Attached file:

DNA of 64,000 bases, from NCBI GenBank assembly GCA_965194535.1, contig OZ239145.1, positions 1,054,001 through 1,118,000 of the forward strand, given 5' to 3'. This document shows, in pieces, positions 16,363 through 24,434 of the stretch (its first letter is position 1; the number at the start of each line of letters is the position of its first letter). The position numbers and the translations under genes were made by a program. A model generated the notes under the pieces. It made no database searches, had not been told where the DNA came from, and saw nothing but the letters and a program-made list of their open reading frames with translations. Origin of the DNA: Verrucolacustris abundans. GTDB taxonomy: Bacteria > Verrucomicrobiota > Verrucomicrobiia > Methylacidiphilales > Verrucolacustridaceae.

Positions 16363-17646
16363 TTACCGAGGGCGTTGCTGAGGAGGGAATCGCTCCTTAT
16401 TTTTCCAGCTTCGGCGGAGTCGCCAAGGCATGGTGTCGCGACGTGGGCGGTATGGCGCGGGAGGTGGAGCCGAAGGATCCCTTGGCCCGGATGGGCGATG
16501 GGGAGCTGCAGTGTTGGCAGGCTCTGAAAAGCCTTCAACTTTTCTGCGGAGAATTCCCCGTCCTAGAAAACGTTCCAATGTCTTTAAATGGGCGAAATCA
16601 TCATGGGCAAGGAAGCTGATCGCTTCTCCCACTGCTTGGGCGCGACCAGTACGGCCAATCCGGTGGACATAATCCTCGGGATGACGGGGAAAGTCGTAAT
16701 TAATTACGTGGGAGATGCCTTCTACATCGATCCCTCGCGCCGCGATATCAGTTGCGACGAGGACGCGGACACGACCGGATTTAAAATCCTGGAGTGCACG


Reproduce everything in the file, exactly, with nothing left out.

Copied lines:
DNA of 64,000 bases, from NCBI GenBank assembly GCA_965194535.1, contig OZ239145.1, positions 1,054,001 through 1,118,000 of the forward strand, given 5' to 3'. This document shows, in pieces, positions 16,363 through 24,434 of the stretch (its first letter is position 1; the number at the start of each line of letters is the position of its first letter). The position numbers and the translations under genes were made by a program. A model generated the notes under the pieces. It made no database searches, had not been told where the DNA came from, and saw nothing but the letters and a program-made list of their open reading frames with translations. Origin of the DNA: Verrucolacustris abundans. GTDB taxonomy: Bacteria > Verrucomicrobiota > Verrucomicrobiia > Methylacidiphilales > Verrucolacustridaceae.

Positions 16363-17646
16363 TTACCGAGGGCGTTGCTGAGGAGGGAATCGCTCCTTAT
16401 TTTTCCAGCTTCGGCGGAGTCGCCAAGGCATGGTGTCGCGACGTGGGCGGTATGGCGCGGGAGGTGGAGCCGAAGGATCCCTTGGCCCGGATGGGCGATG
16501 GGGAGCTGCAGTGTTGGCAGGCTCTGAAAAGCCTTCAACTTTTCTGCGGAGAATTCCCCGTCCTAGAAAACGTTCCAATGTCTTTAAATGGGCGAAATCA
16601 TCATGGGCAAGGAAGCTGATCGCTTCTCCCACTGCTTGGGCGCGACCAGTACGGCCAATCCGGTGGACATAATCCTCGGGATGACGGGGAAAGTCGTAAT
16701 TAATTACGTGGGAGATGCCTTCTACATCGATCCCTCGCGCCGCGATATCAGTTGCGACGAGGACGCGGACACGACCGGATTTAAAATCCTGGAGTGCACG